Do not send money – cash, check or money order – by Western Union, courier, or overnight delivery to anyone who insists on immediate payment. Prepaid money cards (e.g. Green Dot Moneypak) are also like cash, so use the same caution as with these other payment methods.
Resist high-pressure sales tactics. With the current economy, people are more susceptible to work-at-home offers, “free gift” with a purchase or investment opportunities. Legitimate businesses respect the fact that you are not interested.
Take your time. Ask for written information about the product, service, investment opportunity, or the charity involved.
Before you respond to a phone solicitation about a financial service or investment, talk to a friend, family member or financial advisor. Your financial investments may have consequences for your future and people you care about.
Check out testimonials to make sure they are genuine – not statements that have been paid for.
Keep information about your bank accounts and credit cards to yourself unless you know with whom you are dealing. Do not give out account numbers to a caller or send this kind of information in response to a text message if you did not make the initial contact.
Before you buy anything from a telemarketer, check out the company with the Bureau of Consumer Protection.
The most important action you can take against an unwanted telemarketing call is
JUST HANG UP! Better yet, if you have caller ID on your phone and do not recognize a caller’s number, do not answer. Do not respond to text message solicitations or prize notices. These are almost always phishing scams.
Stopping unwanted calls
These tips may help you curb unwanted telephone solicitations.
Take yourself off the telemarketer’s list. Tell the telemarketer to put you on their “Do Not Call” list.
Register for the Do Not Call Registry. Register your home and mobile residential numbers on the Do Not Call Registry at no cost by visiting
NoCall.Wisconsin.gov or by calling (888) 382-1222. You must call from the phone number you wish to register.
It will take up to 31 days from the date you register for telemarketers to stop calling you. Once you have registered your number, it will remain on the registry indefinitely unless you choose to remove it or you change telephone numbers.
Screen your telephone calls. Use an answering machine or voice mail or such services as Caller ID or Privacy Manager, which may involve a phone company fee. However, be aware of “Caller ID spoofing”. There are technologies being used which can “spoof” the phone number or name appearing on your Caller ID. Spoofing means the number or name appearing on your Caller ID is not that of the actual caller or person texting you.
Take your name off credit bureau marketing lists by calling 1-888-5OPT-OUT. Contact credit bureaus to remove your name from their marketing lists. Three major credit bureaus, Equifax, Experian and Trans Union share a single contact to assist consumers in removing their names:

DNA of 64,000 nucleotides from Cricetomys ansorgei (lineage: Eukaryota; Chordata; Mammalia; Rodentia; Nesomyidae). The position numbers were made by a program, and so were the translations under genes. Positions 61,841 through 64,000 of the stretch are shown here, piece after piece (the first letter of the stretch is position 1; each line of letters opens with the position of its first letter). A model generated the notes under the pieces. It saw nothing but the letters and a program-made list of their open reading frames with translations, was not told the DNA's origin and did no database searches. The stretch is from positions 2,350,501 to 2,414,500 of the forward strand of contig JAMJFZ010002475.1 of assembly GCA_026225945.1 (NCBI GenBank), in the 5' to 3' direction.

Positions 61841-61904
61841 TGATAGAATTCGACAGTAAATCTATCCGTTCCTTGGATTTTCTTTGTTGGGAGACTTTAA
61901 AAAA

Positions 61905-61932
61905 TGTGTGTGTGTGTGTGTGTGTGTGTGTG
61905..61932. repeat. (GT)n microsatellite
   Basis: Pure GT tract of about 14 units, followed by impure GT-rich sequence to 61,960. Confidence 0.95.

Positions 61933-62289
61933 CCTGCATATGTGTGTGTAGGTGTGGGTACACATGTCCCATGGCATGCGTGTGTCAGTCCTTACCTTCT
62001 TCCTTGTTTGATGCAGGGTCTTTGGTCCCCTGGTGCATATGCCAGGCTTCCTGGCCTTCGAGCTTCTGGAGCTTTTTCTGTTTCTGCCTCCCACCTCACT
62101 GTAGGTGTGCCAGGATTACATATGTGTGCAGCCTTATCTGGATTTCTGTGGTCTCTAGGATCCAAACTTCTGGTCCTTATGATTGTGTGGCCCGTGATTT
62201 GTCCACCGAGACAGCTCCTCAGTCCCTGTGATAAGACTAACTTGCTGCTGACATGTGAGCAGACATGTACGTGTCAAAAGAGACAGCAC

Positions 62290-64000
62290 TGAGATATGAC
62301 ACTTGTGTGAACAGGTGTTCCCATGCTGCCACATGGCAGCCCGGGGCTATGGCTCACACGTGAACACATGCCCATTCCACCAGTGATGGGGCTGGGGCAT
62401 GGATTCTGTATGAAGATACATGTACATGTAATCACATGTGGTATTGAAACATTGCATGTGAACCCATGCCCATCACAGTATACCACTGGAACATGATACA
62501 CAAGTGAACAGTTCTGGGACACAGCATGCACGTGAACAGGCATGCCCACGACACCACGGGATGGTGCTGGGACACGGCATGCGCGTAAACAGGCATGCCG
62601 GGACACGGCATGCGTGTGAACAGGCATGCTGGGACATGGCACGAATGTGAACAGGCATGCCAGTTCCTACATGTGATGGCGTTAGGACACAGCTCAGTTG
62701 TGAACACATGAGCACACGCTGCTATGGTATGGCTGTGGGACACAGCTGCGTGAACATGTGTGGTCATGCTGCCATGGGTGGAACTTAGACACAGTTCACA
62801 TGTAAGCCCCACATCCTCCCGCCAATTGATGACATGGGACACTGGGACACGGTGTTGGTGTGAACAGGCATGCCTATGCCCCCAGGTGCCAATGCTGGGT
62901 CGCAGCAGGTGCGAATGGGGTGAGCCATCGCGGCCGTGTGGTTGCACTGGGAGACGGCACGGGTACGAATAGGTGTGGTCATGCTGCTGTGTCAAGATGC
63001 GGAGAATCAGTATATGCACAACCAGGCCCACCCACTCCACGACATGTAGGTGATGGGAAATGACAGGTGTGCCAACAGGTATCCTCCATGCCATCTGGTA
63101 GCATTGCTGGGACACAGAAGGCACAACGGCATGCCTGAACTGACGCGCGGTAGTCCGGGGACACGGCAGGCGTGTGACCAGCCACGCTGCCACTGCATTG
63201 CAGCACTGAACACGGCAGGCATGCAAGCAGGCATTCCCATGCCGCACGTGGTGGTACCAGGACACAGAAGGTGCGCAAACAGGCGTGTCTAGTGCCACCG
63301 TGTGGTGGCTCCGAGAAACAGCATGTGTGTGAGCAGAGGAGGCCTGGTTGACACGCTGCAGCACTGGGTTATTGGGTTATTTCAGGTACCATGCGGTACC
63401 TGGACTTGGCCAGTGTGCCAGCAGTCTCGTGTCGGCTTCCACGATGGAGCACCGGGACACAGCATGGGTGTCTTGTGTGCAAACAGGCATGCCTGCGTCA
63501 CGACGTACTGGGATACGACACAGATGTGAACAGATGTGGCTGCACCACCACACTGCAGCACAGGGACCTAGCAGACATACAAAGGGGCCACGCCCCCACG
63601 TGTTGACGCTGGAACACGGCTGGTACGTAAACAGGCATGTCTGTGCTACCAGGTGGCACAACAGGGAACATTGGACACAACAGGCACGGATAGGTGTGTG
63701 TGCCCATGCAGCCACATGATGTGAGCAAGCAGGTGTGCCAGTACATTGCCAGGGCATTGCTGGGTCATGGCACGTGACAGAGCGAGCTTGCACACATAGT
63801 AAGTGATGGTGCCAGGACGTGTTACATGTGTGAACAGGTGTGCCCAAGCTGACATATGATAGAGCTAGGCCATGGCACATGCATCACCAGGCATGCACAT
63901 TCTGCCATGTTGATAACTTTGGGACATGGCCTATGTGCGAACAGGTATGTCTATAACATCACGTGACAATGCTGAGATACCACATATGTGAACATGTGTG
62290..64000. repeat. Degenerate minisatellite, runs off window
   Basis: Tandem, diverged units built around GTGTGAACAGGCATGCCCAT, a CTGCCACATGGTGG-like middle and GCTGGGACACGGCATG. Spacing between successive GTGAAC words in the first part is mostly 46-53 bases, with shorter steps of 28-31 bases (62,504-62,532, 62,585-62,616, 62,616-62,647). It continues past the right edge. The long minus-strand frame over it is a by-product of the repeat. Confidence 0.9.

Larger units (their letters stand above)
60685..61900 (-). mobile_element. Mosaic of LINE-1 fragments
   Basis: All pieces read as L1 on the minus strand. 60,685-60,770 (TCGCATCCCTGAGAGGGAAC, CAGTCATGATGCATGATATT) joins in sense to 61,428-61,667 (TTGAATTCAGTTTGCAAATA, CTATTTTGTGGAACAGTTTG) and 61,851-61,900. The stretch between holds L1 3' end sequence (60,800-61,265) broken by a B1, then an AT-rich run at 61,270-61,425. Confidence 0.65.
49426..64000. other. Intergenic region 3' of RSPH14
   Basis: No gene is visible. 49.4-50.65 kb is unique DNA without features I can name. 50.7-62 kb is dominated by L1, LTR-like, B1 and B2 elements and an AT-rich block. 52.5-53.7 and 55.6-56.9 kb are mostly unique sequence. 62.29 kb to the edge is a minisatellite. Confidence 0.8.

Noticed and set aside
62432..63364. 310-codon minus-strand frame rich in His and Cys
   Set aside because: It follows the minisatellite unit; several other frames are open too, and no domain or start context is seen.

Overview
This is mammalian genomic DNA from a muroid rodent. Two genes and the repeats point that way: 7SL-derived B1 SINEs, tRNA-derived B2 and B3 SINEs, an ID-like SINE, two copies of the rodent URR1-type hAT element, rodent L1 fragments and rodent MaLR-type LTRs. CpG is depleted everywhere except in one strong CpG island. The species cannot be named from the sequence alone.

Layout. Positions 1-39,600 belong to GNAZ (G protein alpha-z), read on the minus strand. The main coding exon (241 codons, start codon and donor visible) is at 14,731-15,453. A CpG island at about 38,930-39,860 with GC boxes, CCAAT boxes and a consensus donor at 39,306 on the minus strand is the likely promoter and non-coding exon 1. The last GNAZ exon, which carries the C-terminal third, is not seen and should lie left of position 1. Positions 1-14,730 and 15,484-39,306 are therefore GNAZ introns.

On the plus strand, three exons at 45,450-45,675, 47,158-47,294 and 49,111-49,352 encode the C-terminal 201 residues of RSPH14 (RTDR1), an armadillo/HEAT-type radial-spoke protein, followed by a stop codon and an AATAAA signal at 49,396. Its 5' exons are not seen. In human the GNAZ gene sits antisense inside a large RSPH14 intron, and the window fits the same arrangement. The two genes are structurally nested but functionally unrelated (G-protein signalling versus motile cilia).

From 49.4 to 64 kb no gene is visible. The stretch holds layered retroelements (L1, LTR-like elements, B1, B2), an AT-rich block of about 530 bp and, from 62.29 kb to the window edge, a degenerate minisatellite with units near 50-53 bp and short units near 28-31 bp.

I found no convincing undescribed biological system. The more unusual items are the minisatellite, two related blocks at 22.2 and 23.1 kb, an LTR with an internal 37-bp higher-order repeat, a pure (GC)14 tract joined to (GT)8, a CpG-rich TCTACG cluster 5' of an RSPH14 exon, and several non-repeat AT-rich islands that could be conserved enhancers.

(888) 5OPT-OUT [(888) 567-8688]
Protect your phone number. Do not print your phone number on your checks. Do not give your home phone number when signing up for contests, drawings or sweepstakes. Consider giving your work number when you must give a phone number to merchants.
Protect your privacy when calling toll-free. If you are calling companies using a toll-free number such as “800”, “888”, “877”, “866”, etc., tell them you do not want your name, address and phone number shared. Also tell them not to call you in the future.
Protect your personal information. If you are contacted out of the blue and asked for your personal information, someone may be “phishing.” “Phishing” is a tactic used by identity thieves to obtain your personal information (e.g., Social Security Number, financial account numbers, credit card numbers, PIN numbers) by pretending they are someone they are not. While most “phishing” scams occur through the Internet or via e-mail, telemarketers can also use the same tactics when calling or sending a text message on the telephone.
Legitimate credit card companies, your bank, or other companies may contact you if there are unusual transactions or a pattern of transactions indicating someone else may be using your account. A legitimate company may ask about specific transactions but they will
never request specific personal information.
If you are suspicious, ask for the person’s name, the name of the company, the address and phone number. Then get the main number from the phone book, Internet or directory assistance and call back to find out if the person is legitimate.
Be wary of anyone claiming they are calling on behalf of a government agency.
Area codes of phone numbers can also be misleading. Scammers can send e-mails or text messages asking you to call a phone number to update your account or obtain a “refund” or “prize”. With the newer technologies available, the area code you call does not reflect where the callers really are. If you need to contact a company you do business with, call the number available on your statement or look up a general number.